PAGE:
Slavoj Žižek · The Non-Existence of Norway

Žižek, Europe, utopianism, migration, refugia, refugees, Norway, There is No Norway

There is something enigmatically utopian in this demand: as if it were the duty of Europe to realise their dreams – dreams which, incidentally, are out of reach of most Europeans (surely a good number of Southern and Eastern Europeans would prefer to live in Norway too?). It is precisely when people find themselves in poverty, distress and danger – when we’d expect them to settle for a minimum of safety and wellbeing – that their utopianism becomes most intransigent. But the hard truth to be faced by the refugees is that ‘there is no Norway,’ even in Norway.

http://www.lrb.co.uk/v37/n18/slavoj-zizek/the-non-existence-of-norway

This thou must always bear in mind, what is the nature of the whole, and what is my nature, and how this is related to that, and…

“This thou must always bear in mind, what is the nature of the whole, and what is my nature, and how this is related to that, and what kind of a part it is of what kind of a whole; and that there is no one who hinders thee from always doing and saying the things which are according to the nature of which thou art a part.”

Marcus Aurelius, Meditations (Book Two.)

Cameron’s World

internet, design, retro, web, web1.0, personalisation

Cameron’s World is a web-collage of text and images excavated from the buried neighbourhoods of archived GeoCities pages (1994–2009). In an age where we interact primarily with branded and marketed web content, Cameron’s World is a tribute to the lost days of unrefined self-expression on the Internet. This project recalls the visual aesthetics from an era when it was expected that personal spaces would always be under construction.

http://www.cameronsworld.net/

“Catfish” demonstrates that online intimacy is about quantity, not quality. Back in 2007, Leisa Reichelt, the head of user…

“Catfish” demonstrates that online intimacy is about quantity, not quality. Back in 2007, Leisa Reichelt, the head of user research at Government Digital Services in the U.K., defined ambient intimacy as “being able to keep in touch with people with a level of regularity and intimacy that you wouldn’t usually have access to, because time and space conspire to make it impossible.”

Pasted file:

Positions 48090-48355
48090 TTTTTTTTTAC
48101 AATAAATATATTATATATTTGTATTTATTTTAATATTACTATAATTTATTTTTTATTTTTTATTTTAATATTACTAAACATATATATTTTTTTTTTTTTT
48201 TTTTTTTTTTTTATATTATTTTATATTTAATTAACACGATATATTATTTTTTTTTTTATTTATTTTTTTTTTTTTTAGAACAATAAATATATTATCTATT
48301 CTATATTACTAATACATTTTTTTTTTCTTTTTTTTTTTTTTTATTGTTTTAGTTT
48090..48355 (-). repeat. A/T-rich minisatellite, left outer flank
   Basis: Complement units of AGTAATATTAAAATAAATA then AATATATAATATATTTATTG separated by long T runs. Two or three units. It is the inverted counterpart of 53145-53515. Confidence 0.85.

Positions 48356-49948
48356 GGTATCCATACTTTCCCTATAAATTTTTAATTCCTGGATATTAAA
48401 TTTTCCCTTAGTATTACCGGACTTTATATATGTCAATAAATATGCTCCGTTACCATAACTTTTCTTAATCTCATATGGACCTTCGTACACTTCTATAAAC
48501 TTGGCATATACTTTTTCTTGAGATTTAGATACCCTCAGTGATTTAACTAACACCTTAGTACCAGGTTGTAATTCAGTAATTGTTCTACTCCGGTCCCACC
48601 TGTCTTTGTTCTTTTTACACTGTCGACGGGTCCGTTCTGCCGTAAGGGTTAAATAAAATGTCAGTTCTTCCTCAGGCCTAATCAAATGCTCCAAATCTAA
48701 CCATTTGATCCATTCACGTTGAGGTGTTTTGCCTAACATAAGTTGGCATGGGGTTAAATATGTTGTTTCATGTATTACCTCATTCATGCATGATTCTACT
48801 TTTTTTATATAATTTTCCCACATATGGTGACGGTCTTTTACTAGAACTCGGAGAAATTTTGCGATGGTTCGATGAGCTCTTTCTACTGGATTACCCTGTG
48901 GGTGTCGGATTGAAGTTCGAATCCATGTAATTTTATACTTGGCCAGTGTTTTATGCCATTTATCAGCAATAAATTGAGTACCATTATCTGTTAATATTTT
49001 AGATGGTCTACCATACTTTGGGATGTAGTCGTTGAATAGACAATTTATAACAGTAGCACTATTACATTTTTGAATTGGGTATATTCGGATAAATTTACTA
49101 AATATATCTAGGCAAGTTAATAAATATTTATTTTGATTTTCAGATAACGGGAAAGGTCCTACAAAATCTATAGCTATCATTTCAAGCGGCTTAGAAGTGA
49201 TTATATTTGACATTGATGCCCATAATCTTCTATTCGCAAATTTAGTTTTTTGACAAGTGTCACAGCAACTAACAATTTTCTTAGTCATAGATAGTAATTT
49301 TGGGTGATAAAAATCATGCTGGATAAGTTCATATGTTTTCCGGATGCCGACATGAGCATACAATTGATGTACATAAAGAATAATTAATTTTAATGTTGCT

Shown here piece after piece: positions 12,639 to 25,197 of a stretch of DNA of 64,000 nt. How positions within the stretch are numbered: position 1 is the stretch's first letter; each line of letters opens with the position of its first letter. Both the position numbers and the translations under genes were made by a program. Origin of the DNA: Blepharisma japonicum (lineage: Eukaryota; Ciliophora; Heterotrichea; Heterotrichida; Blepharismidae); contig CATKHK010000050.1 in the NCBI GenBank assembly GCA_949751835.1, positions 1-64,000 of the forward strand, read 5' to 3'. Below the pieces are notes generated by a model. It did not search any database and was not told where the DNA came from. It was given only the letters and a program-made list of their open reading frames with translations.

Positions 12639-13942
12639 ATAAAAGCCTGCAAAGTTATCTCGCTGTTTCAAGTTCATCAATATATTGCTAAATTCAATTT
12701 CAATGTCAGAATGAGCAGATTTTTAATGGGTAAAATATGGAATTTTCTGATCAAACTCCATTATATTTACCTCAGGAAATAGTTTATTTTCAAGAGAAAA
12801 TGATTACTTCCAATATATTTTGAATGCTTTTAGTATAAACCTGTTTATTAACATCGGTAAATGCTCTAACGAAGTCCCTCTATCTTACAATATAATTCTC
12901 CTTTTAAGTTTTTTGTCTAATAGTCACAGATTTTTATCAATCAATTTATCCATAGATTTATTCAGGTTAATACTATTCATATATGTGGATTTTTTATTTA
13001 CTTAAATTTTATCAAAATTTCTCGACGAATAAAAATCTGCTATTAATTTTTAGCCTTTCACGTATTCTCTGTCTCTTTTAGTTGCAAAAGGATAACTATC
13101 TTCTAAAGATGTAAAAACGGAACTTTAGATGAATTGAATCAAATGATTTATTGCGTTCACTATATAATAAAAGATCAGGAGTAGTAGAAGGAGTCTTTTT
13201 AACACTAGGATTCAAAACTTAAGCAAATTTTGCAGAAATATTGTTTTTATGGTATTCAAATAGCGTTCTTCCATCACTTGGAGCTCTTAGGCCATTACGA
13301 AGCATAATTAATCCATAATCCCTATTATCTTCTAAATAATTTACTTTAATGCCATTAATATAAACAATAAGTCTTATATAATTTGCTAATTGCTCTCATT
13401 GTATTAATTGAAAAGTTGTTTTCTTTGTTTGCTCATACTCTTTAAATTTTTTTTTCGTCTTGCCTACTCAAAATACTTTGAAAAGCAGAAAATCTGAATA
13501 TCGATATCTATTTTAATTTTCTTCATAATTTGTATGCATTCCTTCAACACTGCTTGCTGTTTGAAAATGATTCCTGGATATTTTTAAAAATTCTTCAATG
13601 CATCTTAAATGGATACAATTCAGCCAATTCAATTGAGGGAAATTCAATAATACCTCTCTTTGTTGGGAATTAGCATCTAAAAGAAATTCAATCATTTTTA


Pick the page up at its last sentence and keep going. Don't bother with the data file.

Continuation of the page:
Consider the “Catfish” - The New Yorker (viaiamdanw)

India’s Forgotten Stepwells

architecture, water, infrastructure, india, civilisation

Rudimentary stepwells first appeared in India between the 2nd and 4th centuries A.D., born of necessity in a capricious climate zone bone-dry for much of the year followed by torrential monsoon rains for many weeks. It was essential to guarantee a year-round water-supply for drinking, bathing, irrigation and washing, particularly in the arid states of Gujarat (where they’re called vavs) and Rajasthan (where they’re baoli, baori, or bawdi) where the water table could be inconveniently buried ten-stories or more underground. Over the centuries, stepwell construction evolved so that by the 11th century they were astoundingly complex feats of engineering, architecture, and art.

http://www.archdaily.com/395363/india-s-forgotten-stepwells

Poison-Injecting Robot Submarine

robots, automation, conservation, reef, QUT, starfish, crown of thorns

This one-shot poison (which is harmless to everything else on the reef) is what makes autonomous robotic sea star control possible, since it means that a robot can efficiently target individual sea stars without having to try and keep track of which ones it’s injected already so it can go back and repeat the process nine more times. At Queensland University of Technology in Australia, a group of researchers led by Matthew Dunbabin and Peter Corke spent the last decade working on COTSBot,* which has been specifically designed to seek out and murder crown-of-thorns sea stars as mercilessly and efficiently as possible.

http://spectrum.ieee.org/automaton/robotics/industrial-robots/poison-robot-submarine